Next on the program was the lighting of the ceremonial Yule log in front of the tree. The torch had been carried from the Elfking’s palace to Darbyfield, and was handed off to that doughty constable, Alf Matterhorn, by Arbora Hillrose of the Consulate, to cheers from the crowd.
A flurry of chaos erupted after the handoff, caused by the sudden appearance of Beauregard, the official bloodhound of the Darbyfield Constabulary; reports say that he was chasing one of Mr. Ray’s goats, who had slipped through a half-closed gate. Constable Matterhorn had to dodge to escape being trampled by goat and hound, which led to him juggling the torch, which led to his winter coat being set ablaze. Thankfully, the day was saved by fast action from Mr. Macalley, who removed his Father Christmas hat and used it to beat out the flame, with no damage to the Constable’s person and further cheering from the crowd. The hat was not as fortunate, and Mr. Macalley used that as an excuse to tuck it away and slip a plain black cap upon his head, much to Ms. Peavley’s visible disappointment.
Beauregard was soon gathered in, the Yule log was properly lit, and the musical portion of the program began. Holiday music has always been a highlight of the Jubilee, and this year was no exception. The chorus from Darbyfield University was in fine form, Mr. Ridley Talbot fiddled holiday jigs that led some in the crowd to dance, and Ms. Maya Fizkin of Withers’ Farm surprised and moved many with a stirring rendition of “On This Long Winter’s Eve”.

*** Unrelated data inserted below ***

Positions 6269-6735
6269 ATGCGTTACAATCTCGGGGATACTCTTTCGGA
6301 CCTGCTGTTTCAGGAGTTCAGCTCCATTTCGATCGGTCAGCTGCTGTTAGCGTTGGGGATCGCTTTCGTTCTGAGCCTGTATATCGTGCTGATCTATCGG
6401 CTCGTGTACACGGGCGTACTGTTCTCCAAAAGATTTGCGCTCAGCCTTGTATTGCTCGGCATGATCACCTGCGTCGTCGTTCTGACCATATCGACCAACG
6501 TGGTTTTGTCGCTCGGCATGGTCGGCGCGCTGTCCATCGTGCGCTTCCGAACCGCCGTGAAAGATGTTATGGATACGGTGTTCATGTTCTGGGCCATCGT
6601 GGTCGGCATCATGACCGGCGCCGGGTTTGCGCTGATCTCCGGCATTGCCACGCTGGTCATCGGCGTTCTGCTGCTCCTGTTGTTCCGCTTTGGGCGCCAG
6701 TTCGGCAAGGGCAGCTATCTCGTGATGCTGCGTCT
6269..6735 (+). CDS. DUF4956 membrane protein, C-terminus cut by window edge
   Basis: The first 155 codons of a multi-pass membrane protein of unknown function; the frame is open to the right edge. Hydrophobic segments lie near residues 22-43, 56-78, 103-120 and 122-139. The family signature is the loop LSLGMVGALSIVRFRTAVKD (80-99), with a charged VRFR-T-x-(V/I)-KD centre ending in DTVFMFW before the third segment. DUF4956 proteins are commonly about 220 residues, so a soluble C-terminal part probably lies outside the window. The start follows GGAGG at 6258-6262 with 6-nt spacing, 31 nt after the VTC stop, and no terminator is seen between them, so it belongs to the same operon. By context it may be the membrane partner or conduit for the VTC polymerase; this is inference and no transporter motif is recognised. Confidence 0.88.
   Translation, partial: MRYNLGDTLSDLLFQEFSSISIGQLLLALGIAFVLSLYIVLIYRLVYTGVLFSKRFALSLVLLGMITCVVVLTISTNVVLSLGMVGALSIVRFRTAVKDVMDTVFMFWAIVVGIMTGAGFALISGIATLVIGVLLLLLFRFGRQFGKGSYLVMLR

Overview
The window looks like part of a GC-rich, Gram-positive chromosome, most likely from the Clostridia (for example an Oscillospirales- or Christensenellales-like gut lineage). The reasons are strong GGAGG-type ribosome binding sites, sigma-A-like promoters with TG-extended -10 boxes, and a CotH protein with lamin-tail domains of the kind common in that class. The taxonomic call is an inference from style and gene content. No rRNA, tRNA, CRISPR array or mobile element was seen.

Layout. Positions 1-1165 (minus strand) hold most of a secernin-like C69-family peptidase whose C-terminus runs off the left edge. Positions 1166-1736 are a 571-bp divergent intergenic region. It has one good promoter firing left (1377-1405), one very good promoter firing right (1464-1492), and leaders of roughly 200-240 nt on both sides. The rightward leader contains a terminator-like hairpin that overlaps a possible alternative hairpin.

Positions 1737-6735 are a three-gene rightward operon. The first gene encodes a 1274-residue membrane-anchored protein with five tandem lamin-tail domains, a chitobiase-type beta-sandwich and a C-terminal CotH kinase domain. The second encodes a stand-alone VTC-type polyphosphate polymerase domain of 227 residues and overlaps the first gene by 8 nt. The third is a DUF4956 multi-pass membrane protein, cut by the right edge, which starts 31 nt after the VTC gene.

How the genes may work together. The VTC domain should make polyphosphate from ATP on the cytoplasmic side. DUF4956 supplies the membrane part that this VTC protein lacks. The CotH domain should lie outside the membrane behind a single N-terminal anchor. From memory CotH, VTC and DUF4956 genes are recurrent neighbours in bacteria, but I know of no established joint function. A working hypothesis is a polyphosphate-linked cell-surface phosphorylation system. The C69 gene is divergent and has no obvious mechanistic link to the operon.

A touch of peculiarness was added to the proceedings by Mr. Eldric Bludergard and his valet, Mr. Stibbins. The duo teamed to sing an original composition by Mr. Bludergard, “Ollie, The Lonely Christmas Orange”. Their performance, which was earnest if not entirely professional, was capped by them conducting a dance called “The Peppy Pip Polka”. They described their act as a “zesty toe-tapping entertainment!”; at least one person in the audience opted to describe it as “mercifully brief” instead.
Following Bludergard and Stibbins the itinerant pooka, Mr. Reginald J. Cheshire, came on stage to tell jokes and stories of the season. His tales were met with favor from everyone in the audience except for a pair of farmers, Mr. Jonah Harrisburg and Mr. Shilo Ogden, who interrupted Mr. Cheshire with some catcalls and “witty” asides. Their chortles were interrupted when an unexpected blanket of snow landed upon their heads. The farmers blamed each other for the chilly bounty, and had to be dragged apart and away before they could start another snowball fight similar to the one that disrupted the Jubilee the year before last. Mr. Cheshire continued his storytelling, with a wink to the crowd.
The Jubilee concluded with Ms. Peavley leading the musicians and the audience in a hearty version of “Sweet Solstice Time”. She then wished all the happiest of holidays, and we can think of no better way to conclude this account than to do the same. To all our readers – a Blessed Yule, a Pleasant Winter Solstice, a Merry Christmas, and Happy Holidays!
© 2021 Robert Dahlen. All rights reserved, except those permitted by your local jurisdiciton.
Thanks for reading. I’m honestly not sure when I’ll be posting here again, but I’m glad I get to share this with you. I hope you enjoyed it.